TBILISI (Reuters) – Tens of thousands of people protested in Georgia’s capital on Monday against President Mikheil Saakashvili, who they said had stolen victory for his ruling party in last week’s parliamentary election.
Opponents massed in front of the parliament building in central Tbilisi, scene of protests that brought Saakashvili to power in 2003 on a wave of optimism he would reform the tiny Caucasus nation.
The U.S.-educated lawyer’s democratic credentials are under intense scrutiny after he used riot police to crush protests last November, and the opposition say he has rigged presidential and parliamentary elections, including the May 21 vote.
A Reuters reporter estimated that up to 40,000 people attended the demonstration after an Independence Day military parade, making it the biggest protest rally since Saakashvili’s January inauguration.
Opposition leaders said more than 100,000 had gathered.
“We want these elections to be cancelled and we want this parliament to be abolished,” Salome Zurabishvili, a former foreign minister who fell out with Saakashvili, told the crowd.
Some protesters carried an effigy of Saakashvili with a banner saying “Vote Thief” while others chanted “Misha go! Misha go!” Misha is a short form for the name Mikheil.
Most opposition parties joined the rally.
Georgia lies at the heart of the Caucasus, where the United States and Russia are jostling for influence over oil and gas transit routes from the Caspian Sea.
Saakashvili, who presents his country as a rare beacon of democracy in the former Soviet Union, hopes to convince the West to defy Russian objections and offer Georgia membership of the NATO military alliance.
Official results show Saakashvili’s United National Movement won about 120 out of the parliament’s 150 seats, a constitutional majority that cements his hold on power.
European monitors said the May 21 election did not live up to Georgia’s democratic potential and that it had verified cases of intimidation. But international observers said the vote had expressed the overall will of the people.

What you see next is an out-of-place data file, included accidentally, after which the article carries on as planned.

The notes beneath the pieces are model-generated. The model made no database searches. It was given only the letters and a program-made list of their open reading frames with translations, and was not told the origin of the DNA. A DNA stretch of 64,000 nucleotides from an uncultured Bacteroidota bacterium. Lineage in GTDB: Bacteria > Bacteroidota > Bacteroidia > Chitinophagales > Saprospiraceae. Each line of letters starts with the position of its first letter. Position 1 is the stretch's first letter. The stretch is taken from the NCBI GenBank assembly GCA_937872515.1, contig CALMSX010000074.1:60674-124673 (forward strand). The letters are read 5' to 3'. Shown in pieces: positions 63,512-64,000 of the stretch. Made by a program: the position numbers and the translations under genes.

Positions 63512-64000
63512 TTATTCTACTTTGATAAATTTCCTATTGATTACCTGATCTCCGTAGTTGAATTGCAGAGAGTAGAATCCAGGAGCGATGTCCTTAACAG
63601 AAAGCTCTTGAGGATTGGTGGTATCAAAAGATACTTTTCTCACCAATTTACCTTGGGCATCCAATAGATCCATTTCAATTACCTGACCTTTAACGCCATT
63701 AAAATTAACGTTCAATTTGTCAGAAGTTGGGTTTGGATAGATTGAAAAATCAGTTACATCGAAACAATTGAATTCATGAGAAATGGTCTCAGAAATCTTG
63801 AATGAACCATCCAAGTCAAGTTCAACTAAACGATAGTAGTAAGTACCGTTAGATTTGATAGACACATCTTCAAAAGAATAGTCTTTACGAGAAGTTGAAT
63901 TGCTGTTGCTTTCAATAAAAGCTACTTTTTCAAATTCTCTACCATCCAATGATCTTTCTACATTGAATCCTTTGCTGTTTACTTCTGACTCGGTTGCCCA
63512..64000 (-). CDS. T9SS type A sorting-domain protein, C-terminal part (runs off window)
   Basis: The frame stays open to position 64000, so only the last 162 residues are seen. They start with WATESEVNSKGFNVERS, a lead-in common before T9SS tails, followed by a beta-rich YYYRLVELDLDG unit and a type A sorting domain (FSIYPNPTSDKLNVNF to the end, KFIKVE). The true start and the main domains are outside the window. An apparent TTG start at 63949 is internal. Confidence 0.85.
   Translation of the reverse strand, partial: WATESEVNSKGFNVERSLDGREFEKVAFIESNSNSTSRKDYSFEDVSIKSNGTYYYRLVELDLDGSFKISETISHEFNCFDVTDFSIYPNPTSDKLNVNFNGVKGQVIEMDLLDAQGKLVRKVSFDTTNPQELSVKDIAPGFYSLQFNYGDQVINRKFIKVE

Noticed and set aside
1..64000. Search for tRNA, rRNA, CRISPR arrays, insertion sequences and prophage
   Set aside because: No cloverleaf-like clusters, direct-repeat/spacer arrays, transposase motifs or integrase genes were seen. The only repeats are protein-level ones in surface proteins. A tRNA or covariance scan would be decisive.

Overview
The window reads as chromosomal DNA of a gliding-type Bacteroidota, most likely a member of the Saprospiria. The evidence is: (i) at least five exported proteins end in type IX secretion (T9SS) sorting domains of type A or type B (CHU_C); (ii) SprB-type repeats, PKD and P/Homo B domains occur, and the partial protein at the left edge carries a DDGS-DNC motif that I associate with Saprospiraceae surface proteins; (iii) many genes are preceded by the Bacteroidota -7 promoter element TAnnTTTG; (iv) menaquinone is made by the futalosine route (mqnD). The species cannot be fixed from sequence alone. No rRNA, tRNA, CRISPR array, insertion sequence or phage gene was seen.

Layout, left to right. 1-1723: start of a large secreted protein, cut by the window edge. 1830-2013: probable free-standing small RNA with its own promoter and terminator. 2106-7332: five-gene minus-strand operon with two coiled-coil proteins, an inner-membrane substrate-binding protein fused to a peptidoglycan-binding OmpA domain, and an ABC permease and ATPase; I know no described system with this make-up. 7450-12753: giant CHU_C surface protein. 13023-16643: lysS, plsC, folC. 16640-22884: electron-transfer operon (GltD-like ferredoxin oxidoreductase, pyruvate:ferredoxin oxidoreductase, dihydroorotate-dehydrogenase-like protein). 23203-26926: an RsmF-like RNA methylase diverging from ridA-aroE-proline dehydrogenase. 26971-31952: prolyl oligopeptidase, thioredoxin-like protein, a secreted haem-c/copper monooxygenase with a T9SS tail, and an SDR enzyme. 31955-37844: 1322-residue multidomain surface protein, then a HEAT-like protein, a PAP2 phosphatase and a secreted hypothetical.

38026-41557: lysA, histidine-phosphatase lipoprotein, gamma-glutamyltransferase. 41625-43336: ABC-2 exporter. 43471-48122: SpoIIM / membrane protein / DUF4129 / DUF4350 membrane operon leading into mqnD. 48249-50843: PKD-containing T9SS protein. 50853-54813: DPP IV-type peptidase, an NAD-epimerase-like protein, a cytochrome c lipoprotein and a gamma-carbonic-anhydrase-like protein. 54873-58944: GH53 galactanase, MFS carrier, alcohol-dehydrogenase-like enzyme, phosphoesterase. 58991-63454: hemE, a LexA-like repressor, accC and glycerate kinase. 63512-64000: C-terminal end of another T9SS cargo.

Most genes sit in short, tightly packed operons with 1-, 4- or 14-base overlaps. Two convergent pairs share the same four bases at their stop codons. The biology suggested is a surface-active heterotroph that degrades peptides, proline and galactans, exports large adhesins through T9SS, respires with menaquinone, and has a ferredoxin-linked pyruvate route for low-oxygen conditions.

Opposition leaders said they would prevent parliament from convening next month by forming a human cordon around it. They have vowed to boycott the new parliament.
“We won’t allow a new parliament to gather and to start working,” David Gamkrelidze, a leader of the opposition bloc which took second place in the elections, told the rally.
Opposition deputies tried to enter the parliament building on Monday but were barred by special service troops. The rally dispersed after a few hours.
Koba Davitashvili, a former Saakashvili ally who turned on his former boss and is now an opposition leader, called for the president to recognize the vote had been rigged.
“If Saakashvili does not recognize the election as falsified then the people will move towards the place where he currently sits and demand an answer from him,” he told the crowd.
Before the opposition march, Saakashvili presided over Independence Day celebrations including a parade of soldiers, tanks and armored vehicles.
Russian President Dmitry Medvedev sent congratulations on the holiday and said Moscow wanted good relations with Tbilisi.
“I count on constructive cooperation between our countries in the interests of developing good neighborly relations and the strengthening of stability and security in the Caucasus,” Medvedev said in the note, which was published by the Kremlin.